Only half a side and a quarter of their usual level of performance, but still on course for the double.
A diminished Chelsea side were far from impressive against an admirably energetic Wolves but goals from Pedro and Diego Costa were enough to put them into the FA Cup quarter-finals. In the end, the home side’s level of application probably ended up working against them, as their tired legs no longer had enough in them to bridge the gap to Chelsea’s level of quality. Antonio Conte’s side at last had the space denied to them in the first half, and took the opportunity.
The opportunity to achieve something historically special is consequently growing, as Chelsea could become the first team to do the league-and-cup double since they themselves achieved it in 2010, and thereby only the second club in history to achieve it at least twice after Manchester United and Arsenal.
The biggest threat to that could well be how special they see it, and how switched on they are by the competition. Conte doesn’t have the best knock-out record having never won a cup, and it was difficult not to think this was a Chelsea that were a slightly easier touch than in the league, even allowing for the numerous changes to the team.
If the FA Cup has generally faded in prestige, though, you would not have sensed it from a raucous home crowd.
Wolves were clearly treating this as a huge occasion, and more than playing up to that. From the off, they properly rattled Chelsea and got right up against them in a way almost no one in the Premier League really has since they went to 3-4-3.
This wasn’t a team Conte would have played in the Premier League, given that there were only five regular starters in the league leader’s XI, and many of the stand-ins did look somewhat rusty, but that isn’t enough to explain how on top Wolves were.
They really went for it, and could have gone out of sight in the first half. They had that many moments of danger, that many flashes.
The biggest opportunity, however, was undeniably the first. On five minutes, the entire Chelsea box just opened up for their former youth player George Saville, as he lay in wait 12 yards from goal. Rather than ease it past Asmir Begovic in the way that seemed set up for him, though, Saville slightly sliced at it to see the ball cannon back off the post. Andreas Weimann then put the rebound over.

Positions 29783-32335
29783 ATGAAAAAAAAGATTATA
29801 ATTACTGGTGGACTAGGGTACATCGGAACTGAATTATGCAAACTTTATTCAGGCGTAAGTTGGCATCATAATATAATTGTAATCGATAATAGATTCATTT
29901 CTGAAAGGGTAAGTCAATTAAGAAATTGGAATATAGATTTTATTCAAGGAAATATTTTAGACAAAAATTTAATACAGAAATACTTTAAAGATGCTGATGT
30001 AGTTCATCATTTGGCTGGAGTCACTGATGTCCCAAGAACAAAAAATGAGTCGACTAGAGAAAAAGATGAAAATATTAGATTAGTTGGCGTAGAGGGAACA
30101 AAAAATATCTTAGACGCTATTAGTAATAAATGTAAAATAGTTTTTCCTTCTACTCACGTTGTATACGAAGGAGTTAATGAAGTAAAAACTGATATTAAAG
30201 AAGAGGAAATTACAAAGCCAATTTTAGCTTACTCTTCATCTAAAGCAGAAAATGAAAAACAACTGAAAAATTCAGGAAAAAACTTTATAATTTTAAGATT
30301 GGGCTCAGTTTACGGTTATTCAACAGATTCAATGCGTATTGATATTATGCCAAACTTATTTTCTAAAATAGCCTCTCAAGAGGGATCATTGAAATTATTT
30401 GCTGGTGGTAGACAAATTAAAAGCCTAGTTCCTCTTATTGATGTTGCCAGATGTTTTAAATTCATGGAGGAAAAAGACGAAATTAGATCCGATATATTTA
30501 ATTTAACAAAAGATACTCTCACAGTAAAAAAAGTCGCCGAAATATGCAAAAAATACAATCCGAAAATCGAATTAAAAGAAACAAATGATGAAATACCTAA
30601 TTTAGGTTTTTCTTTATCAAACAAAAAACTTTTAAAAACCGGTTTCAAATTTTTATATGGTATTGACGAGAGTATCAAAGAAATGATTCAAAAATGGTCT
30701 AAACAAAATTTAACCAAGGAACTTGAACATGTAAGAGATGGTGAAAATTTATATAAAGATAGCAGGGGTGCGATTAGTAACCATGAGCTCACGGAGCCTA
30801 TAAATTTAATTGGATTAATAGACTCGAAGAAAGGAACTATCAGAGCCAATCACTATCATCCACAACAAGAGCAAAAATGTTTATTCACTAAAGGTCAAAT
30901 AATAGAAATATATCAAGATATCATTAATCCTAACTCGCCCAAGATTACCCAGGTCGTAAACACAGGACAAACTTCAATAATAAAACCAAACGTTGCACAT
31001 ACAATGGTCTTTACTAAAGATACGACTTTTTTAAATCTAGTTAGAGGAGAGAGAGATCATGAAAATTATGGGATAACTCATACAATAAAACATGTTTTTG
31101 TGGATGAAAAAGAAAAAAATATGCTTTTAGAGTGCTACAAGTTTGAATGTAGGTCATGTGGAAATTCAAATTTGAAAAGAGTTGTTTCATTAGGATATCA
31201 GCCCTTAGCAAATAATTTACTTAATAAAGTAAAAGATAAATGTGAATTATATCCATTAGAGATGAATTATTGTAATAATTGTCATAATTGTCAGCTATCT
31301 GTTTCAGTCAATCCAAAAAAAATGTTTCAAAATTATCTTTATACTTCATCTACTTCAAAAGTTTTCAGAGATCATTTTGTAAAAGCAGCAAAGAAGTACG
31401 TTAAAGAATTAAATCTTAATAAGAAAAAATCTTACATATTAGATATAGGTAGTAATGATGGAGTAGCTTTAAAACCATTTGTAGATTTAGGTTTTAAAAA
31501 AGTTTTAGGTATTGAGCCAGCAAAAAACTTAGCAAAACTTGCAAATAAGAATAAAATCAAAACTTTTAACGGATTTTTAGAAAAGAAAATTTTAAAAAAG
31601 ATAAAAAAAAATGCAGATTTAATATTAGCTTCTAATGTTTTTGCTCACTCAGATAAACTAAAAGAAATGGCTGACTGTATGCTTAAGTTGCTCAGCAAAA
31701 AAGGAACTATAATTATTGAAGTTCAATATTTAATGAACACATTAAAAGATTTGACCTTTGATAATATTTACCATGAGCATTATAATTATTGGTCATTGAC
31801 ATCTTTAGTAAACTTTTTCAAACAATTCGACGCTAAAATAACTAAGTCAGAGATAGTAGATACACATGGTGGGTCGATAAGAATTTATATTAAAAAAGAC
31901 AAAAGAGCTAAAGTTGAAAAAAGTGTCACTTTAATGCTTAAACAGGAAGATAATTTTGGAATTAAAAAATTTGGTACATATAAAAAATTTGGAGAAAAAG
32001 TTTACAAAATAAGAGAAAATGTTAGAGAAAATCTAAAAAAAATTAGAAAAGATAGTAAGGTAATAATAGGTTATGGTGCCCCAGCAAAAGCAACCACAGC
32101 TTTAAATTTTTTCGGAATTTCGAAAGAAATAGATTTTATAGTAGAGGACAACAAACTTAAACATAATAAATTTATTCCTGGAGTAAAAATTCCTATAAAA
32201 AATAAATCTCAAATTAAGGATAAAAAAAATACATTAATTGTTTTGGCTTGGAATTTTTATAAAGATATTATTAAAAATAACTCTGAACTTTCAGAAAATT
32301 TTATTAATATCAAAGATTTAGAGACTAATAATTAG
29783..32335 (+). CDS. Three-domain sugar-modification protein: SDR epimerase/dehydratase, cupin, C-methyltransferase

Far from diminishing Wolves’ early initiative, though, it only emboldened them. They kept coming at Chelsea, evidently looking to exploit the legginess of John Terry at the centre. The ball seemed to spend a lot of the first half pinballing around Begovic’s area, and just awaiting that final touch.
It eluded both Danny Batth and Jon Dadi Bodvarsson in two different inviting moments.
Before those, Weimann had gone down in the box under a shoulder from Willian only for referee Jonathan Moss to wave away complaints.
It would have been unfortunate because there had been a foul from Weimann just a second before, and Willian had been one of the few Chelsea players - bar perhaps the industrious Victor Moses - really on it.
He could have scored after just 12 minutes when a beautiful touch in the air put him through on goal, but Cark Ikeme did well to divert the ball. Beyond that, the majority of Willian’s teammates were diverting the ball where Chelsea didn’t want it.
Eden Hazard, Cesc Fabregas and Diego Costa were all guilty of sloppy touches or passes, and it just didn’t look like they were as alert as Wolves.
The problem with that extent of alertness early on, however, is that it tends to exhaust you.
Wolves impressively continued playing the way they were into the second half, but it could already be sensed that they weren’t as sharp, weren’t quite as assured.
The key moment illustrated it.
On 64 minutes, the otherwise quiet-by-his-standards Helder Costa embarrassed stand-in wing-back Pedro with a quick turn on the right, only for the ball to just end up down the Wolves end of the pitch.
It was then that Pedro got instant revenge. With Wolves struggling to get back in the manner they had been, Costa fed Willian on the right, who then clipped the ball over. Pedro was there, completely unmarked, to head in.
It was scarcely what Wolves had deserved from the general performance, but it was exactly what their defending from that moment deserved.
At the same time, it was scarcely what Chelsea deserved from their general game, but said much that they finally broke through once they put together a constructive move for the first time.
It said much that Conte still felt he had to bring on N’Golo Kante towards the end, and it paid off when he made a crucial interception just minutes after Fabregas had missed a fine opportunity.
Within seconds, Costa had finally got free himself, sliding the ball into the corner.
There is the slight sense that Chelsea are just dropping their form a bit. The instant response to that, however, is that it comes as their chance to make history is only growing.
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